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"Shooting Stars and Hairy Stars"

A Scientific Meeting of the Astronomy Unit

Marking the 70th Birthday and Retirement of Prof. Iwan Williams, Former Dean of the Faculties of Informatics, and Engineering and Mathematical Sciences

 

2nd December 2009

 

All talks will be held in the Arts Lecture Theatre


MEETING DESCRIPTION

The aim of the meeting is to provide an overview of the current state of knowledge regarding the smaller members of the Solar System, which, over the working life of Iwan Williams has increased exponentially. One of the most successful of the space missions has been Cassini, which is orbiting Saturn. It has given additional insight into many aspects of the Saturnian System, but in particular it has cast new light on our understanding of the ring system and of inter-relationships between the rings and the small moons that also orbit in the same locality. An other significant development over the last 20 years has been the discovery of a family of objects orbiting beyond Neptune and popularly known as the Edgeworth-Kuiper belt. This belt may be the source of some comets (Hairy stars) and also some of the Moons of the outer planets. our understand of comets has also gone through some changes, from initially being thought of as a loose agglomeration of small dust grains (the flying sand-bank model) to the dirty snowball model which became modified to the snowy dirt-ball model and currently some believe that comets could be an agglomeration of distinct large pieces, the rubble-pile model. Shooting Stars (properly called meteors and caused by particles smaller than a frozen pea burning up in the earth's atmosphere) originate from comets and can give us an insight into the true nature of comets. Finally, many planets have now been discovered about other stars, with very different set ups from our solar system and the stability of such systems over a long time interval is interesting in its own right, but also as a way of deepening our understanding our own Solar System.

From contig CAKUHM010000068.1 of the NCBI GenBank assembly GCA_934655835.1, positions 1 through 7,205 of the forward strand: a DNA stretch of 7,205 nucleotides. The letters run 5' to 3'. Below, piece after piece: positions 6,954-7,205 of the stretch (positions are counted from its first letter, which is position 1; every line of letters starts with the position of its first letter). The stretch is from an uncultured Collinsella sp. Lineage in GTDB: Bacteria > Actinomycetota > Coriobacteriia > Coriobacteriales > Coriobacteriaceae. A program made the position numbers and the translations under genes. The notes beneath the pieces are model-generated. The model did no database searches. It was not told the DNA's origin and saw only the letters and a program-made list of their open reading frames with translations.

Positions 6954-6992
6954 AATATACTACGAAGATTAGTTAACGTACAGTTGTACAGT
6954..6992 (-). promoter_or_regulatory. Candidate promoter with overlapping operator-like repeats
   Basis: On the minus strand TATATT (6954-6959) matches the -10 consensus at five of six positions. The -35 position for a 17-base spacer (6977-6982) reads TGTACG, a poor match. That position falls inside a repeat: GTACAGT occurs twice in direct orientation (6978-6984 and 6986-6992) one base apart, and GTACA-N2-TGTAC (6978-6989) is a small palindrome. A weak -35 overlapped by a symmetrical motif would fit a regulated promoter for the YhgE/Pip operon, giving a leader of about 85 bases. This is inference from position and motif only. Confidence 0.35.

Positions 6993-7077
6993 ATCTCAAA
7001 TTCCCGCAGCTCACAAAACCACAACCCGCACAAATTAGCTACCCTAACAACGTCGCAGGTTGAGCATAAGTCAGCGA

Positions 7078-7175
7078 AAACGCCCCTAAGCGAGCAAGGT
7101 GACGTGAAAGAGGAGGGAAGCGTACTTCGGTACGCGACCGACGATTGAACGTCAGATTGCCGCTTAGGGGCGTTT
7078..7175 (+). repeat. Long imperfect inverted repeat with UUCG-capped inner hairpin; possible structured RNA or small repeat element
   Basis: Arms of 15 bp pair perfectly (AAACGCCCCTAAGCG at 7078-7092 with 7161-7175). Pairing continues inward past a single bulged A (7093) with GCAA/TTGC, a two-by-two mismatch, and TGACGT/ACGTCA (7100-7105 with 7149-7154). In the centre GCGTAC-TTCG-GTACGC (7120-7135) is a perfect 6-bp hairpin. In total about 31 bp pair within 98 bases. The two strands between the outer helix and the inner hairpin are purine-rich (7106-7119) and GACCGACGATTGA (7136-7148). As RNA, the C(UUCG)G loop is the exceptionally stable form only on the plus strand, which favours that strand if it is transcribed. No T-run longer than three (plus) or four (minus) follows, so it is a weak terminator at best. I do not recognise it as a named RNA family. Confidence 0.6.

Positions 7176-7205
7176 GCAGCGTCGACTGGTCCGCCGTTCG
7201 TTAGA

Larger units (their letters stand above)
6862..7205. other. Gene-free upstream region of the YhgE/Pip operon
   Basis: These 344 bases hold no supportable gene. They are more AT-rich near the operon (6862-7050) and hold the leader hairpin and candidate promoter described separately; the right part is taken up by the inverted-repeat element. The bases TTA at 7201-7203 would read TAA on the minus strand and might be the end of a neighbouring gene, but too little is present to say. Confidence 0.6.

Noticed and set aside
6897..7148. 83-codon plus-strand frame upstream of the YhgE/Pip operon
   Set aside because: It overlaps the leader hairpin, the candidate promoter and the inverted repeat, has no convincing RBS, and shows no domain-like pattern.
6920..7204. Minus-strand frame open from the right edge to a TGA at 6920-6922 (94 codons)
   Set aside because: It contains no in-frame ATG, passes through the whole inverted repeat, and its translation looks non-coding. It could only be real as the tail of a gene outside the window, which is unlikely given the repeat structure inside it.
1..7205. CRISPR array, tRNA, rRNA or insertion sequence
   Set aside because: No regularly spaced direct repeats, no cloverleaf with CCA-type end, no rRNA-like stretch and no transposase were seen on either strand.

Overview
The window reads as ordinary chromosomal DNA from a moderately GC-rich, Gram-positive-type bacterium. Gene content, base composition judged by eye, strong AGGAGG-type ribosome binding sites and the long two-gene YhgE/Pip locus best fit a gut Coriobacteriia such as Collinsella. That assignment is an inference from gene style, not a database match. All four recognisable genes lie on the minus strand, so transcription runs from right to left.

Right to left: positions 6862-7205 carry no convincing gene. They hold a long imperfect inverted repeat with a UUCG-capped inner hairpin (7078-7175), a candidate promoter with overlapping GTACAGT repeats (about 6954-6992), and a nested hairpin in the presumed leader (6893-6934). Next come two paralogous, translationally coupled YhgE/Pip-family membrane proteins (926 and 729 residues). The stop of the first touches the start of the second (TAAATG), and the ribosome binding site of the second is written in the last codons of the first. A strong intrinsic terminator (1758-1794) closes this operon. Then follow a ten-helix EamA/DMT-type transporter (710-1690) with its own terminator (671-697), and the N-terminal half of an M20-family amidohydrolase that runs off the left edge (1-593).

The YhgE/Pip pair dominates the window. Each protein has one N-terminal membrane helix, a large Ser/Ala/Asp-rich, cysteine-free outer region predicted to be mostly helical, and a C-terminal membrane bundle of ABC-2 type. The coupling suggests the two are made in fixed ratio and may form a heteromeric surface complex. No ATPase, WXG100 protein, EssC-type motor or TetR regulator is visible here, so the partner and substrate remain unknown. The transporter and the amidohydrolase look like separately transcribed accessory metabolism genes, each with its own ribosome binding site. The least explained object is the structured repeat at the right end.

2:25pm          Prof. David Burgess (QMUL)

                        Introduction

2:30pm          Prof. Carl Murray (QMUL)

                        "The Twists and Turns of Saturn's F Ring"

3:15pm          Dr. Richard Donnison (QMUL)

                        "The stability of moons and planets"

3:40pm          Break (20 mins)

4:00pm          Prof. Alan Fitzsimmons (QUB)

                        "At the Edge of Darkness: Today's Kuiper-belt"

4:45pm          Prof. Iwan Williams (QMUL)

                        "From Flying Sand-Banks to Rubble Piles"

5:30pm          End of Meeting